Butcher shops 

… with sawdust all over the floor.

Fish and Chips 

… for school lunch. A special treat at school was to be allowed to walk up to the Blackwood local fish and chip shop and buy a shilling’s worth ( yes, really) of fish and chips. Blackwood Primary School allowed this privilege once you got to grade three. You spent most of the lunch break in a queue, but it was so worth it. A shilling was the equivalent of about ten cents. And for this you received a generous serve.

Fry’s Chocolate Bars 

There were two flavours, a peppermint one, which was the favourite of my Nanna and Mum, and a five flavour fruit one, which was my favourite. Right up there with Polly Waffles which sadly became obsolete only a few years ago. Maybe they’ll have Polly Waffles in heaven. They are after all, heaven in a wrapper and consist of chocolate, marshmallow and wafer biscuit. Are you taking this down, God?

Unsliced Loaves of Bread 

Still warm from the oven and delivered to our door by the baker in Blackwood. I was often in trouble for picking the end of the loaf which was still warm and making a hole. I bet some of you were too. Our baker first used to drive a horse and cart, then later he bought a van. His bread was awfully delicious, however it was delivered.

The Theme Music of Blue Hills

“Blue Hills”, written by Gwen Meredith, is an Australian radio serial about the lives of families in a typical Australian country town called Tanimbla. The title “Blue Hills” itself derives from the residence of the town’s doctor. Blue Hills was broadcast by the Australian Broadcasting Corporation (ABC) for 27 years, from 28 February 1949 to 30 September 1976. It ran for a total of 5,795 episodes, and was at one time the world’s longest-running radio serial. Each episode lasted 15 minutes.

I often associate this with boiled eggs and toast for lunch (pre-school days) in our cosy kitchen. For anyone not familiar with Blue Hills, it was a long running radio serial that ran from 1949 until 1976 and was at one time the world’s longest running radio serial. Just about everybody listened to Blue Hills, especially the stay-at-home mums. The theme tune is lovely and very evocative.

Chooks in the Backyard 

Everyone had some chooks. Once, I got locked in the hen house and couldn’t get out. I screamed and hollered to mum, but I probably scared the chooks, because one of them started pecking me.

Fried Crumpets 

Yes, really and truly. Delicious on a cold wet day and you’d sprinkle the crumpet with salt and pepper. Crumpets only used to be available in the shops when the days grew cooler in autumn, and discontinued in spring. Now, they’re available all year round and they’re just as nice with honey or jam, or salt and pepper. Many people laugh at me when I tell them about my salt and pepper habit.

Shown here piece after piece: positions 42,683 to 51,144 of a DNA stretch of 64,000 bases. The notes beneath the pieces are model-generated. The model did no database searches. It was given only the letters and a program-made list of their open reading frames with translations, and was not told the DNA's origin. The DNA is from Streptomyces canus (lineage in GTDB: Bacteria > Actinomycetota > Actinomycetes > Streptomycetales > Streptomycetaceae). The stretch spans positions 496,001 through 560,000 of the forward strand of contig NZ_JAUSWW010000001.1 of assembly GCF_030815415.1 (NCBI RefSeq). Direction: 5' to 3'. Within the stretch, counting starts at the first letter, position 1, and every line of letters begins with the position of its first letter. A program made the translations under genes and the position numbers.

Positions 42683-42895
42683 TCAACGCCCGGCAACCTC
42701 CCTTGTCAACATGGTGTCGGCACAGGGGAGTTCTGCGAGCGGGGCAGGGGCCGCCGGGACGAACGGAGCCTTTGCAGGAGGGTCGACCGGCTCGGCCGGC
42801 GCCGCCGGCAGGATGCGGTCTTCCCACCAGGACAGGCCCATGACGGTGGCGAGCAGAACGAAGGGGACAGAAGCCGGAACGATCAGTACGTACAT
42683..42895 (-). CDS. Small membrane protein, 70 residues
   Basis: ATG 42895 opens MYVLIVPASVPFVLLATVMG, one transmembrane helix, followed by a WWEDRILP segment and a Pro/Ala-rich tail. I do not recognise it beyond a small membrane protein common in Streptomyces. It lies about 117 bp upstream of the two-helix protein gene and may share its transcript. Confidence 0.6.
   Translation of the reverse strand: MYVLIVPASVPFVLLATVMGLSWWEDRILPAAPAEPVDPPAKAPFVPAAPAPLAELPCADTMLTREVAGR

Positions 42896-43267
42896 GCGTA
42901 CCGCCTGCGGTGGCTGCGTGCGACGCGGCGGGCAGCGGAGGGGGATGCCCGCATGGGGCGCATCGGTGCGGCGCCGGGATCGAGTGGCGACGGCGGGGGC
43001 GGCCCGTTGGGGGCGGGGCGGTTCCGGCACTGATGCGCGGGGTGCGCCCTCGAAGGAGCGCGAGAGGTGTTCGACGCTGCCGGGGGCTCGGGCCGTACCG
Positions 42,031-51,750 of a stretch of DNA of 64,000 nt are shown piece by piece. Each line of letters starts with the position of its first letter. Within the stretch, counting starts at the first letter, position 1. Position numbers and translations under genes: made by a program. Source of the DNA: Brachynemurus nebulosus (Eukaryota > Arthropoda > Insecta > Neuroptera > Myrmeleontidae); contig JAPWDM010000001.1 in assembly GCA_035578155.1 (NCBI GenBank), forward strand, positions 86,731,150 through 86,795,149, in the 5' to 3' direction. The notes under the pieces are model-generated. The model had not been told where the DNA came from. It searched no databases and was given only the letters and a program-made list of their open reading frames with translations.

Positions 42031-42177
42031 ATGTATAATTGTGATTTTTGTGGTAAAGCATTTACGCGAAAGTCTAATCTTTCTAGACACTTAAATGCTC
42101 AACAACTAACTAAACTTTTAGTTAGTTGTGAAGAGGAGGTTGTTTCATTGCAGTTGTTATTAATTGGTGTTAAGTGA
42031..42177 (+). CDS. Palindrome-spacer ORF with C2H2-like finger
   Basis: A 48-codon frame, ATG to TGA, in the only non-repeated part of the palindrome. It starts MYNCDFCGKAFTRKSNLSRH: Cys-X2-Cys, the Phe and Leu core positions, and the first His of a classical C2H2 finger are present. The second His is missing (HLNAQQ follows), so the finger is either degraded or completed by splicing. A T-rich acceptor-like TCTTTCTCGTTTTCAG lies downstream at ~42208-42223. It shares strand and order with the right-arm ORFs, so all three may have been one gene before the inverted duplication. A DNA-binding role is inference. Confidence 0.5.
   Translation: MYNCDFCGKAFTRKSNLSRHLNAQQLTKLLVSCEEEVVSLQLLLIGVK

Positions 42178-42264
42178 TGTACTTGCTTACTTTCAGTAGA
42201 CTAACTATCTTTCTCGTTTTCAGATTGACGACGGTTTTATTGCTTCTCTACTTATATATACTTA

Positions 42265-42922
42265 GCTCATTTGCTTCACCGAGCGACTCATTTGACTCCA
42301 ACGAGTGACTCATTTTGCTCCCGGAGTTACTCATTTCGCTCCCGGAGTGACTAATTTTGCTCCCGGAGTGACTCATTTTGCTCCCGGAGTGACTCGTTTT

Coffee Lounges 

Alfred Schmid (pictured) established a coffee lounge, like The Siam Lindsey-Jane mentions, in the city of Adelaide, South Australia and is known as the Tropical Coffee Lounge. This photo was taken in 1959 and shows Alf Schmid operating a coffee machine in his coffee lounge.

These of course came into popularity in the 1960s and 1970s and are historical enough to mention here. They were a good place to go with boyfriends after a movie. They were mostly dimly lit and very cosy. My go-to was The Siam on Unley Road. Vienna coffees were popular and a favourite of mine with their topping of whipped cream.

Balfours Frog Cakes 

I can’t leave you without mentioning these delectable little blokes. Square shaped, but rounded on top, with their mouth filled with cream, they even have eyes, which simply say eat me and you won’t be able to resist . They come iced in colours of chocolate, green, which is good for a frog and pink. Pink is my favourite, but I’ll quite happily eat the other two. As a small child I recall eating one of each, one after the other. What a little guts. I often have one on my birthday. It’s my birthday cake. Fortunately you can still buy these. They’re certainly more expensive these days. Now I want one and alas there are none in the house…sigh.

One day I’ll have to do a fond food memories Part Two, because I can think of many more but hope these have brought back some fond food memories for you, too.

Read more from Lindsey-Jane’s Hands Up — Who Remembers the ’50s? series:

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1 year ago

Lovely or should i say yummy memories!